The first time I tried to
watch LUCIFERA: DEMONLOVER (L'amante del demonio), I fell asleep about 15 minutes
in. I figured I was just worn out from a busy day at the 9 to 5, so the next
night I gave it a second try. That time I was able to make it about 20 minutes
before passing out on the couch. In order to give the picture a fair shot, I
held off on watching it again until an afternoon presented itself in which I
would be able to give it the proper attention it deserved. So, well rested,
bright eyed and bushy tailed, I once again sat down and, starting from the beginning,
watched LUCIFERA. Even in the middle of the day, having ingested copious amounts
of caffeine, it was a struggle to stay awake. LUCIFERA is not a movie you will
want to watch by your lonesome. It’s simply too dull. The only way I can
ever see myself sitting through it again would be with a group of likeminded
film fans, eager to view a very bad film and tear it a new one.
While visiting a castle reported to have once been the home of Lucifer himself, Helga (Rosalba Neri, FRENCH SEX MURDERS) and her two leggy friends ask permission to spend the night in the demonic abode, and why not? If any place screams hospitality it’s Satan’s summer home. That night, after being tormented by strange voices and nightmares, Helga awakens to find herself in a century long past. Making her way back to her family and 16th century village, it is revealed that Helga’s hand in marriage has been promised to Hans, a strapping young lad who is all too eager to start a new life with his soon to be bride. Magda, the village’s busty barmaid however would like nothing more than to put a stop to such a proposal as she wishes to be the one with which Hans lays down with each night. As the big day draws near, Helga begins to have chance encounters with a strange man who calls himself Gunther (Edmund Purdom, FRANKENSTEIN'S CASTLE OF FREAKS). With his Dracula cape and ability to appear and disappear at will, it’s clear to Helga who Gunther really is and nothing could turn her on more. Promising to satisfy her every physical urge, Gunther approaches Helga on her wedding night and, presenting her with a dagger, instructs her to kill Hans so that… zzzzzzzzzzzzzz.
a pace that would give a snail a run for its money, LUCIFERA: DEMONLOVER has
so many flaws they’re hard to keep track of. There is very little action,
attempts at eroticism are half-assed at best (Rosalba doesn’t disrobe
until the last act and even then she is quickly covered up by Edmund’s
cape) and continuity appears to have not even been an afterthought as there
are several instances in which day for night shots were apparently not even
considered. At one point Magda is instructed to meet at sundown by a witch with
whom she has hired to help poison Helga. When Magda is finally able to reconvene
with the old hag, the shadow she cast suggests that the time is closer to 3:00
pm than dusk. Not to mention the fact that the witch, who is supposed to be
dead, killed by a red hooded Satan, is lying on the ground with her eyes open
(blinking) and breathing like she’s having an asthmatic attack. Another
scene features Helga and Hans sitting down with their families for supper when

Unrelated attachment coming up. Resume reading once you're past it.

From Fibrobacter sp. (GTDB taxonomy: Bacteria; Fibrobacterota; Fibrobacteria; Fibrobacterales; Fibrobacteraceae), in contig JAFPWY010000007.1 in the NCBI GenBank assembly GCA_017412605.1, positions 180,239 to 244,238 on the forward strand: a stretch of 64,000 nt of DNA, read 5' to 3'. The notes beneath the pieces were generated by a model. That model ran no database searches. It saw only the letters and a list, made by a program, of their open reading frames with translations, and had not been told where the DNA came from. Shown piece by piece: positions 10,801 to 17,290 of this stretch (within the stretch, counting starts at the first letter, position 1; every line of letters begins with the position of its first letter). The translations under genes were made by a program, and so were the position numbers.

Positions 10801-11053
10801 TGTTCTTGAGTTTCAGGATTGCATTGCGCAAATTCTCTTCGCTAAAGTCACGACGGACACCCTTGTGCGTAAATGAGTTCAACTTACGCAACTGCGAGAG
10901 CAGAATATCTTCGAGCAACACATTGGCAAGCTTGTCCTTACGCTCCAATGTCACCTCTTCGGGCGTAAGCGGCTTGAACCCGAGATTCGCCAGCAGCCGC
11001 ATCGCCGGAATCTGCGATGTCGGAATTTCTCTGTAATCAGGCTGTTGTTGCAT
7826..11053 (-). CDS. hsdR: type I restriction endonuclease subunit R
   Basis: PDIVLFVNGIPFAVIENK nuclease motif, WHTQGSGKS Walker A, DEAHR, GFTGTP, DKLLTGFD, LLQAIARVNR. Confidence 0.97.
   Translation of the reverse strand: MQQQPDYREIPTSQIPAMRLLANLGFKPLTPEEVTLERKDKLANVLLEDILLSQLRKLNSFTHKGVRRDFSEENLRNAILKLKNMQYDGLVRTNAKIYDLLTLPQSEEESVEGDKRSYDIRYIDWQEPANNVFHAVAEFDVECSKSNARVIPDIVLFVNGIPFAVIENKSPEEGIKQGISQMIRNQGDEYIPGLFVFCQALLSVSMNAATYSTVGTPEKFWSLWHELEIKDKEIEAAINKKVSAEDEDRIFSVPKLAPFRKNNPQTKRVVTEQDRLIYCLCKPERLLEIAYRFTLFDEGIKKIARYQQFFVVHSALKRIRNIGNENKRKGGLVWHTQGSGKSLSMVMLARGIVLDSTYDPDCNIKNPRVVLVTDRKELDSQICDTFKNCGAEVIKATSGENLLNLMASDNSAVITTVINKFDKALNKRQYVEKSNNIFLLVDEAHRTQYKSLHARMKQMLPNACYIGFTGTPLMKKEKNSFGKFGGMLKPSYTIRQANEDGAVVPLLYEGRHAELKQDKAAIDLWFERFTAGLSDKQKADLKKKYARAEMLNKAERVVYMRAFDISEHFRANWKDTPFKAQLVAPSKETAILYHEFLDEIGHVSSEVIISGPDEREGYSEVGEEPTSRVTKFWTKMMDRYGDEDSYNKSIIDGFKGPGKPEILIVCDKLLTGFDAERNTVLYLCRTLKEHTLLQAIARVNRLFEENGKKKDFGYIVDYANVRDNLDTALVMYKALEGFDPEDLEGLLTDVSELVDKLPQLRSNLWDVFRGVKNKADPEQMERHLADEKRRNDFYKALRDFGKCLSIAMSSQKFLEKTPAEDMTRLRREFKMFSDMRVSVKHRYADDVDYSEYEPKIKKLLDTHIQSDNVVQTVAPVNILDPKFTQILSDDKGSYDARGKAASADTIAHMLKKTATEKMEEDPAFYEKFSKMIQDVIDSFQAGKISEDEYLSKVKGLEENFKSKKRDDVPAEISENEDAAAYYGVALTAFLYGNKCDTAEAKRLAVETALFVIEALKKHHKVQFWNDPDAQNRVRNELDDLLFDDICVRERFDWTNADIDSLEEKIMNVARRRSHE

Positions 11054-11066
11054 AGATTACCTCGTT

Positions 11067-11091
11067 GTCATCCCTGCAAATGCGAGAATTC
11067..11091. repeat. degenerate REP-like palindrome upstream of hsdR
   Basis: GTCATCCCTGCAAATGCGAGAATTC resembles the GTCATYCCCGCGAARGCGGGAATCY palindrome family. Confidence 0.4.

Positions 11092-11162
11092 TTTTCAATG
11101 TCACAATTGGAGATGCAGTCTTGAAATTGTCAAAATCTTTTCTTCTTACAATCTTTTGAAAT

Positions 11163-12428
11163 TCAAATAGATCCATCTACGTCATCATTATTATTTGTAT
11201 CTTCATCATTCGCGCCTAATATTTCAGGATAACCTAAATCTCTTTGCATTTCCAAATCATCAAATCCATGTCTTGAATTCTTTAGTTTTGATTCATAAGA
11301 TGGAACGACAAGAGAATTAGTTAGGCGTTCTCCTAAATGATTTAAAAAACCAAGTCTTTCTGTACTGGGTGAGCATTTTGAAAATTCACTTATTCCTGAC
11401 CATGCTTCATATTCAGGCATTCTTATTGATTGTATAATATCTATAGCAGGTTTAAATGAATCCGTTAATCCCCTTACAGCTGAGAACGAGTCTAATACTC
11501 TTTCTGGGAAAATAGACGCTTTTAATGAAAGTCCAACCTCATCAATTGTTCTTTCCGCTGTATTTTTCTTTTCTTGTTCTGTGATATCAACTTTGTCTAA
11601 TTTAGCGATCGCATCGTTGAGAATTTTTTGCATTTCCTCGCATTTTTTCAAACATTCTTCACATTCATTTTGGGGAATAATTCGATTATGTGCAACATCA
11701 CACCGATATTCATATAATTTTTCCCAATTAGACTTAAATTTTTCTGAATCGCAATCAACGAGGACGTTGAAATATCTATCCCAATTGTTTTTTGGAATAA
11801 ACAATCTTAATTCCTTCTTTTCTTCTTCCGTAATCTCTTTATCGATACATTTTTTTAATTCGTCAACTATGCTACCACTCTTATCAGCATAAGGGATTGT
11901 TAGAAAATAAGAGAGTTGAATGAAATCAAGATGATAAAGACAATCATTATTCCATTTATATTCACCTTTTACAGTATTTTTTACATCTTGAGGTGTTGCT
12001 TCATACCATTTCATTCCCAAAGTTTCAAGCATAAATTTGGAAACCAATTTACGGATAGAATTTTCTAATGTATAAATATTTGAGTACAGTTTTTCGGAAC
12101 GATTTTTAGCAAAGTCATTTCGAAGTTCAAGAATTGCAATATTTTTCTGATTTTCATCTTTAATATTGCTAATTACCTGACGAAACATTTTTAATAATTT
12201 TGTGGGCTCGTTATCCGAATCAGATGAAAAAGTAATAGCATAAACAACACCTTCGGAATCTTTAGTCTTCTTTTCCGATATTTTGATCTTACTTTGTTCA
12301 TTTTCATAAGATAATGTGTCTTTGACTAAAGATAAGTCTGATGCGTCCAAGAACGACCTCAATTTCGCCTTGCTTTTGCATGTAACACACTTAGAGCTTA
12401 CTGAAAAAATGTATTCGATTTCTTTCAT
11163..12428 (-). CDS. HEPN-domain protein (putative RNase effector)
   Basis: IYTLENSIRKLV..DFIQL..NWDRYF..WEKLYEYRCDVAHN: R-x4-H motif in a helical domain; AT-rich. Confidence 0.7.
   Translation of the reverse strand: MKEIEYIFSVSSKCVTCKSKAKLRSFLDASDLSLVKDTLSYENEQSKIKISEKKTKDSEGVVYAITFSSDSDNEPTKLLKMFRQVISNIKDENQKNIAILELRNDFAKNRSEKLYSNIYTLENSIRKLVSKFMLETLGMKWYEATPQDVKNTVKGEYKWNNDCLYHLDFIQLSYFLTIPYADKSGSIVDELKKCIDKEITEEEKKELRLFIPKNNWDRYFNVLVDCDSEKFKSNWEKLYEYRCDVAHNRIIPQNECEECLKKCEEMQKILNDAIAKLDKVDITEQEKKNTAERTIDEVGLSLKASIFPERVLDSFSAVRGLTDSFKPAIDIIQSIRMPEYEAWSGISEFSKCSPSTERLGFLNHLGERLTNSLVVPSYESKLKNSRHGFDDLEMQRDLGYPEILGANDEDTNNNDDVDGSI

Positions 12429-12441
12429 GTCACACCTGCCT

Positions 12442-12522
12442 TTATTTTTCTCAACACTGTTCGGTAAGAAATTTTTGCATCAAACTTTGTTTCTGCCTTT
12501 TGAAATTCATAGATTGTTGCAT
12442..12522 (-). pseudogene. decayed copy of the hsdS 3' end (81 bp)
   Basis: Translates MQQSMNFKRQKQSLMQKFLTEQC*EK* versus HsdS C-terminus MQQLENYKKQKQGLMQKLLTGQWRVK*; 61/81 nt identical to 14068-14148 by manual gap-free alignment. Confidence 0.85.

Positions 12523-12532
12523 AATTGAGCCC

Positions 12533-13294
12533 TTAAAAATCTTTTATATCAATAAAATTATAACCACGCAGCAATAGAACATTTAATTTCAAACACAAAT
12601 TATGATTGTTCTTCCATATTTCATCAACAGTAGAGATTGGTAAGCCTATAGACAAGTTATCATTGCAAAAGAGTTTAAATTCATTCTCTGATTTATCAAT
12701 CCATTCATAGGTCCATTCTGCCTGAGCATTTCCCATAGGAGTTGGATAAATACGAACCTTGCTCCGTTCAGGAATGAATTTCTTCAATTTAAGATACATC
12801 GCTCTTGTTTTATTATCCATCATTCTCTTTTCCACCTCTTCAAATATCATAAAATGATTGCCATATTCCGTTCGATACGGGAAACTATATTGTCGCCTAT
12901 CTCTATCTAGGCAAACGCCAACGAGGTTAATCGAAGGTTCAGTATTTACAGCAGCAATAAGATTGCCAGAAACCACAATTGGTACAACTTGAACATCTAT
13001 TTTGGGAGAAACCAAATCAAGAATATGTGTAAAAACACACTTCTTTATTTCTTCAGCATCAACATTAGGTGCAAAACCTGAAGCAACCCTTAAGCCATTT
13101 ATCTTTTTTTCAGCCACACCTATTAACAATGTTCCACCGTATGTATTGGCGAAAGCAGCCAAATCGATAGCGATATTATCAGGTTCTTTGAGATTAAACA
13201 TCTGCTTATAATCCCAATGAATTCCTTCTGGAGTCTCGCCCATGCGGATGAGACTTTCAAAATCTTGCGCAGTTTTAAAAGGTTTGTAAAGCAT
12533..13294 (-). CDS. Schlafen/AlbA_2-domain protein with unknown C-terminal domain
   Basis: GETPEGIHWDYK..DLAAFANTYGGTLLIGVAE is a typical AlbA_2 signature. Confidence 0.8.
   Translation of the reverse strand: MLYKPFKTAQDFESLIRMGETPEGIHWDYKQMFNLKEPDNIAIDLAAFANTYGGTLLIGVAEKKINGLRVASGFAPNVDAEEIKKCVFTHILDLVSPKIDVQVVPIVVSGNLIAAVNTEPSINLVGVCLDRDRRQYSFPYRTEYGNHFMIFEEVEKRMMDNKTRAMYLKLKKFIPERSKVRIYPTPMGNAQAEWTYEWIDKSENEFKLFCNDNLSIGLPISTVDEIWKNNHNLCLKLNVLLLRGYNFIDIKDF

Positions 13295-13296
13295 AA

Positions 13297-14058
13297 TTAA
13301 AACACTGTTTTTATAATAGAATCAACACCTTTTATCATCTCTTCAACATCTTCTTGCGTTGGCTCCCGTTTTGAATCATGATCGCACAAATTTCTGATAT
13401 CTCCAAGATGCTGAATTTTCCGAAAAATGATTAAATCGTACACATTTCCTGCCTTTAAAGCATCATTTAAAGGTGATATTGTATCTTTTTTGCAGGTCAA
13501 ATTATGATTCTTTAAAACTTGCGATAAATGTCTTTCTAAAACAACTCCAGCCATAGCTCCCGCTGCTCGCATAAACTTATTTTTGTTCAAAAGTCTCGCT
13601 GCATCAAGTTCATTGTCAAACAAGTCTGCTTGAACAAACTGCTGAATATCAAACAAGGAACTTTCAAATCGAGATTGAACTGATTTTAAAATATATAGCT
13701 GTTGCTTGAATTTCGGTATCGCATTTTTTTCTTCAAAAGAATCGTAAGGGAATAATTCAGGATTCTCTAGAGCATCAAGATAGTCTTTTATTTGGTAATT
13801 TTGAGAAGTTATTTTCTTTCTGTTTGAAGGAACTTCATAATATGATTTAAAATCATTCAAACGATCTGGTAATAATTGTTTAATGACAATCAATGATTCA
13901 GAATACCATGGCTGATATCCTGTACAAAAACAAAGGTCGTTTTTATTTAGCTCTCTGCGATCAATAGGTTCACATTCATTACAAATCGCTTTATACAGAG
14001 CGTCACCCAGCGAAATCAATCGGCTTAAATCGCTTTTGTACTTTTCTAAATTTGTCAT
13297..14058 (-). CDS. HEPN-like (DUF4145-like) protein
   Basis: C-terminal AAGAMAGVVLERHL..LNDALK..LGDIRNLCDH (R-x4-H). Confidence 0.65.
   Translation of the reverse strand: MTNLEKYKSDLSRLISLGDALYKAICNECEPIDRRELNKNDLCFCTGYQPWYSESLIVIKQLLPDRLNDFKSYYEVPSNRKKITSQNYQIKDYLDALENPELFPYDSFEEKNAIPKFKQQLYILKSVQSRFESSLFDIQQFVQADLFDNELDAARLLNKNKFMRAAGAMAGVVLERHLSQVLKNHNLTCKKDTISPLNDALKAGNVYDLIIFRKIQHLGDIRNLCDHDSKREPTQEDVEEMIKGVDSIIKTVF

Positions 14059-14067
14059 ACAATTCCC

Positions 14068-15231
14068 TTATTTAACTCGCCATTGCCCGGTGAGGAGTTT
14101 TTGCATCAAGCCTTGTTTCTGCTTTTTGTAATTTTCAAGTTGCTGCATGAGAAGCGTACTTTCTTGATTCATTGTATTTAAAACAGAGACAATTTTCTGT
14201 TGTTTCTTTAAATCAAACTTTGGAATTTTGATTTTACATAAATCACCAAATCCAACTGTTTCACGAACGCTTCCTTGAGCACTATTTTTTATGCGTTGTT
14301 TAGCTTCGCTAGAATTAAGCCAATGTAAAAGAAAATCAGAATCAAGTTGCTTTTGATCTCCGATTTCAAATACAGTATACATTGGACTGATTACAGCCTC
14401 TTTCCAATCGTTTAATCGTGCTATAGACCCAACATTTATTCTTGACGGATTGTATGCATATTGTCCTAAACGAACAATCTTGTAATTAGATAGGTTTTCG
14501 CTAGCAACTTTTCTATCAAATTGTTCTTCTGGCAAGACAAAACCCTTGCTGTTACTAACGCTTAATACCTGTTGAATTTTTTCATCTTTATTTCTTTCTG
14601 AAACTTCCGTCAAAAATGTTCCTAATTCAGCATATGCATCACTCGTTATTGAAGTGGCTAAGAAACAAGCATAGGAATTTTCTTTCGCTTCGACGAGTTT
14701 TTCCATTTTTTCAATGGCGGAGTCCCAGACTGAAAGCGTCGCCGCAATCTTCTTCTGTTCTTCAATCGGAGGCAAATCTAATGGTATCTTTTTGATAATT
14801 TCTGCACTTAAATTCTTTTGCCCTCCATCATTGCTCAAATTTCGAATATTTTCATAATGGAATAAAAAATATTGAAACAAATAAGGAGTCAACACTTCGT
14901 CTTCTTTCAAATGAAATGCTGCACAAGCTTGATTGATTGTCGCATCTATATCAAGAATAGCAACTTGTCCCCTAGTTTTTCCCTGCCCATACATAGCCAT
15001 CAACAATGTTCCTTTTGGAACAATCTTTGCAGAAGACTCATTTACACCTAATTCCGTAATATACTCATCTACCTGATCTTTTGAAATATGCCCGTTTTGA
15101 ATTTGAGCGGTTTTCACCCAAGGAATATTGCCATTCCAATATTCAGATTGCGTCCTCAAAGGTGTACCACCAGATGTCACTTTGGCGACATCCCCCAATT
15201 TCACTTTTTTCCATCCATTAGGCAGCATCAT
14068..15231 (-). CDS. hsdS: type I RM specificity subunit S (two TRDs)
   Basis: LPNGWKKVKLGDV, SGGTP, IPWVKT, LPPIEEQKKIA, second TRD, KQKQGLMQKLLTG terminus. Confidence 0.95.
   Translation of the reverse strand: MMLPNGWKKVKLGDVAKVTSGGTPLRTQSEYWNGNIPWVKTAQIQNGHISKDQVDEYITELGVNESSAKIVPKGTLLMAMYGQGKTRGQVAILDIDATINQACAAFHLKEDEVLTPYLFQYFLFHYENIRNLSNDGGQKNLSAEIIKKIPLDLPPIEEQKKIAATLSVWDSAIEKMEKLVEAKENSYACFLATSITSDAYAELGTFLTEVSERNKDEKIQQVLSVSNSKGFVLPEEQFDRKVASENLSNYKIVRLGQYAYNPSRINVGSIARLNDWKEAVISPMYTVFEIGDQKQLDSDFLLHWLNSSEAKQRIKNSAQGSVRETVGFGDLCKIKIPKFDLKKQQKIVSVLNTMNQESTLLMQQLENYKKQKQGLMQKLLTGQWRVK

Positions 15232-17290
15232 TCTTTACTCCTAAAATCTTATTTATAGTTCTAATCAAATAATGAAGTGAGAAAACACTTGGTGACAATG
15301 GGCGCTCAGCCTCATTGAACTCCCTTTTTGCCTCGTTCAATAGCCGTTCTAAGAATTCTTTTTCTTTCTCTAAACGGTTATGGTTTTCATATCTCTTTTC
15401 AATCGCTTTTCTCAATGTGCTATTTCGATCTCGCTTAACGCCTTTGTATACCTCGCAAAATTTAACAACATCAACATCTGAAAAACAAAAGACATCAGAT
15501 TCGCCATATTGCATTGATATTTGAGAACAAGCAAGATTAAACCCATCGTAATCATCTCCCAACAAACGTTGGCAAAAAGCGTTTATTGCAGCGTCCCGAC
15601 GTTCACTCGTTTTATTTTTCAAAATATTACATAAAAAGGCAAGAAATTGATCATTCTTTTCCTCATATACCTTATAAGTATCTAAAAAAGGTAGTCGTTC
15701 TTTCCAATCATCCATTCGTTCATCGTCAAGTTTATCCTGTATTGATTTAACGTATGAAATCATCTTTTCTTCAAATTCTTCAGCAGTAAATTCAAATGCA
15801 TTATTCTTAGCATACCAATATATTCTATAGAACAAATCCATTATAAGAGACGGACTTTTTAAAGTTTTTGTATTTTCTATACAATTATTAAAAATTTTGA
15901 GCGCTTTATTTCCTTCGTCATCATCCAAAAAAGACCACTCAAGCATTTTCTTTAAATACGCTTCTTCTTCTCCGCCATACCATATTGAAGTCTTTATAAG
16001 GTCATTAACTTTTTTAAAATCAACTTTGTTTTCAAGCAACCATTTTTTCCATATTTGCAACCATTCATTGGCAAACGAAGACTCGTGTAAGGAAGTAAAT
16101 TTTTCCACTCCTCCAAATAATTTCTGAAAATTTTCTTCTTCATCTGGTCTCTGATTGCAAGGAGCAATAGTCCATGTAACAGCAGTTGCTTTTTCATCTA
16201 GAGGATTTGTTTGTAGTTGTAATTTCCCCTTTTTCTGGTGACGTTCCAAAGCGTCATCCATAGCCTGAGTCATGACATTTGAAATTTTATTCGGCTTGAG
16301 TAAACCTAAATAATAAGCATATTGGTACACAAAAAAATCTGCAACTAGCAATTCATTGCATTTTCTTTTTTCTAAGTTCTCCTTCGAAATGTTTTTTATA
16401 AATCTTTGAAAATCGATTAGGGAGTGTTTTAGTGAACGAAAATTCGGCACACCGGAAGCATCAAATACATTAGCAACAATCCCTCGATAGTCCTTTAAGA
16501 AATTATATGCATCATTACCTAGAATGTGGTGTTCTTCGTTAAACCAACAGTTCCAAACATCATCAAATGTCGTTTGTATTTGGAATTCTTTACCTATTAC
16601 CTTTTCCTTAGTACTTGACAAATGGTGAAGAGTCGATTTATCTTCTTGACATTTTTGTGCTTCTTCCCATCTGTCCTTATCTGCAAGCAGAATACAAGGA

a traveling flutist named Alex, who appears to have escaped from the Men Without
Hats, “Safety Dance” video, comes calling on their front doorstep.
Invited in for wine, it’s not easy to miss the fact that when ever Alex
is outside it’s a bright and
sunny day, but the moment he steps inside it becomes pitch black.
There is a random orgy / rape sequence in which two of Helga’s friends are stripped down and forced upon each other that does stand out, not only because it has nothing to do with the rest of the picture but because the action is abruptly broken up by a thin, nude, female vampire who is never seen or heard from again. In fact, I can’t think of better way of explaining how uninterested I found LUCIFERA to be. Random lesbian action and I still had a hard time staying awake!
Communication has quite obviously used a video source in bringing LUCIFERA to
the States as the film, which is presented full frame in 4:3 aspect ratio, jumps
up and down like a tweaker jonesing for a hit. Riddled with errors and defects,
the image is soft and colors are muddled. Audio, a mono Italian language track,
holds up fair enough and is accompanied by removable English subtitles which
feature at least one glaring misspelling. With a running time of 77 minutes,
the opening credits accompanying this release suggest that an alternate and
possibly longer cut exists, as they differ from a similar sequence that can
currently be found on YouTube. The opening credits presented here feature a
black screen with white credits, where as the credits found here
show the long drive that Helga and her friends take on their way to Satan's
castle. The opening score is identical in both sequences however the YouTube
clip does appear to show the film in its proper aspect ratio. Save for a Chapter
Selection menu there are no extra features with this release.
Don’t be fooled by a provocative title. Not only does this release have nothing to do with the Italian comic book, or fumetti of the same name (at least not that I can tell anyway) but its languid pace make watching paint dry seem like an Olympic sport. If however curiosity keeps getting the better of you, do yourself a favor and rent before you buy, as the disc carries a MSRP of $24.95! A box of Tylenol PM is almost half that and will provide the same results. (Jason McElreath)
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